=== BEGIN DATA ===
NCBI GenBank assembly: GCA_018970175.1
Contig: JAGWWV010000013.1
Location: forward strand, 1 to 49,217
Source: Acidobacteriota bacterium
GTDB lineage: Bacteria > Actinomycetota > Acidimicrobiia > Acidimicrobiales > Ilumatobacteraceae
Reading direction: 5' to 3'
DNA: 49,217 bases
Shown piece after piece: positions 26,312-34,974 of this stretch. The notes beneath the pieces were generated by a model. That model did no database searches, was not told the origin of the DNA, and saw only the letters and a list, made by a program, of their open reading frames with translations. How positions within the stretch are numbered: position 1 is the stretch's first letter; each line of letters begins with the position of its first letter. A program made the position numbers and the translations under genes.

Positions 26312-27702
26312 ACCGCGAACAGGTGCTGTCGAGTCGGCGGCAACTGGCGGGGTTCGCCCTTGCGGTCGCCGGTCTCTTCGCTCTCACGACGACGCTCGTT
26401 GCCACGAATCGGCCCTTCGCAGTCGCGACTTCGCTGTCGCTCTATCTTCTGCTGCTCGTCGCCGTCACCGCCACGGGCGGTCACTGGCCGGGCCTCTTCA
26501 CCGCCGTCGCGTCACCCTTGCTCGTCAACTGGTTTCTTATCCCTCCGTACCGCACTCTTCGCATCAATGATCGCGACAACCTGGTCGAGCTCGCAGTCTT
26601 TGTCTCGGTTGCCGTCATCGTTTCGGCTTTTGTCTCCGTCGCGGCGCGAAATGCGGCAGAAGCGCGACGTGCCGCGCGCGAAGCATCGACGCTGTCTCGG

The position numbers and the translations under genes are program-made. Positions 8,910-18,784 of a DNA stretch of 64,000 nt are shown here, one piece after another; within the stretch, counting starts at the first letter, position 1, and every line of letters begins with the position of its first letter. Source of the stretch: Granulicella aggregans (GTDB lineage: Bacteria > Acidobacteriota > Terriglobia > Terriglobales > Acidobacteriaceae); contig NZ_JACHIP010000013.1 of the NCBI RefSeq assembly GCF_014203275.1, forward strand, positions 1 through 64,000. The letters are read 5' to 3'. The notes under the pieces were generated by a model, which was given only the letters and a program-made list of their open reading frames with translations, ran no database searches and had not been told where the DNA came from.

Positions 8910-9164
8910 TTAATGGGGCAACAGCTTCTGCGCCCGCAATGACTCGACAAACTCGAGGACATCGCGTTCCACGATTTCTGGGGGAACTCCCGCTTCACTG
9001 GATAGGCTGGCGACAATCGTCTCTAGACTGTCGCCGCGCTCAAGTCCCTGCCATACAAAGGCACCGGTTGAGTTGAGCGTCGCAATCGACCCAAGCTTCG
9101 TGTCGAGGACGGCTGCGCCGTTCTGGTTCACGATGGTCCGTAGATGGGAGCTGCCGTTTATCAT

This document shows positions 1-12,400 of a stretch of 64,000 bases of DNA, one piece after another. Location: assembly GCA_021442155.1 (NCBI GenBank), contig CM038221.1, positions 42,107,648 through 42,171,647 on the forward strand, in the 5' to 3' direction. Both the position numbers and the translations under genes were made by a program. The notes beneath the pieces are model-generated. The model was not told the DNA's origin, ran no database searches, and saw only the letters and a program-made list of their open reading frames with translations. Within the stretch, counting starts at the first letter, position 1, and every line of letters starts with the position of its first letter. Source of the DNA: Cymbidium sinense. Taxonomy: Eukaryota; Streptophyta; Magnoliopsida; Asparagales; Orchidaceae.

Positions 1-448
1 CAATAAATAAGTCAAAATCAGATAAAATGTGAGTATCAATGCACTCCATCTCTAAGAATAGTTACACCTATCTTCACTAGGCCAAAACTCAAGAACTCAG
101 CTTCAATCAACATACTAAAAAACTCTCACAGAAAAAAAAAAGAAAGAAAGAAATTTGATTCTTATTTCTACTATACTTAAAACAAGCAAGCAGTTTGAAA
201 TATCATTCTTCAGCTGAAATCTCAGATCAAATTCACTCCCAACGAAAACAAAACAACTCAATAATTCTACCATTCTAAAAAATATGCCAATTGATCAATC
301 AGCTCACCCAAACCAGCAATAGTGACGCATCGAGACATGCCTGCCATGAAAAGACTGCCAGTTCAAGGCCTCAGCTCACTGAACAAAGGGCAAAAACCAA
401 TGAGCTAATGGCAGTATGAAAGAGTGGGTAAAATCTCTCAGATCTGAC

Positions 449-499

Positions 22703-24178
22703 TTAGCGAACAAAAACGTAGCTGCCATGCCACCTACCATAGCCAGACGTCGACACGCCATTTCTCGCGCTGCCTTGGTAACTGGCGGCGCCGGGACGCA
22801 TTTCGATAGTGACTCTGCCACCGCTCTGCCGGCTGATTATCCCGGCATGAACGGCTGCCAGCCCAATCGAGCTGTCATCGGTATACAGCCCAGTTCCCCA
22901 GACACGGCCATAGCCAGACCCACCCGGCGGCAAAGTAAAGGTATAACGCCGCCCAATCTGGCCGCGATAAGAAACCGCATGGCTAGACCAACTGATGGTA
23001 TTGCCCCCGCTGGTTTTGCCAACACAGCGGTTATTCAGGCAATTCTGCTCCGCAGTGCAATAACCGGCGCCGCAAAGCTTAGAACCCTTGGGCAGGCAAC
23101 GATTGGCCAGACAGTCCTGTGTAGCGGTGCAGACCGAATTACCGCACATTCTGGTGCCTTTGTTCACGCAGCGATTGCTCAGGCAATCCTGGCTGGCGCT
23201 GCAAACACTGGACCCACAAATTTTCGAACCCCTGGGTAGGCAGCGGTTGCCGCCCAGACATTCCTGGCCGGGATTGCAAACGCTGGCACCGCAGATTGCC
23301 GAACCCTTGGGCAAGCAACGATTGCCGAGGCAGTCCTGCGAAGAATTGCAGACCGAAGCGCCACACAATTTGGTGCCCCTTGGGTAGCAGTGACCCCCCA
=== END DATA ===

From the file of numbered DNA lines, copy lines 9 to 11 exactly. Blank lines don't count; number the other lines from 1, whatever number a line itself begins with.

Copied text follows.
Positions 26312-27702
26312 ACCGCGAACAGGTGCTGTCGAGTCGGCGGCAACTGGCGGGGTTCGCCCTTGCGGTCGCCGGTCTCTTCGCTCTCACGACGACGCTCGTT
26401 GCCACGAATCGGCCCTTCGCAGTCGCGACTTCGCTGTCGCTCTATCTTCTGCTGCTCGTCGCCGTCACCGCCACGGGCGGTCACTGGCCGGGCCTCTTCA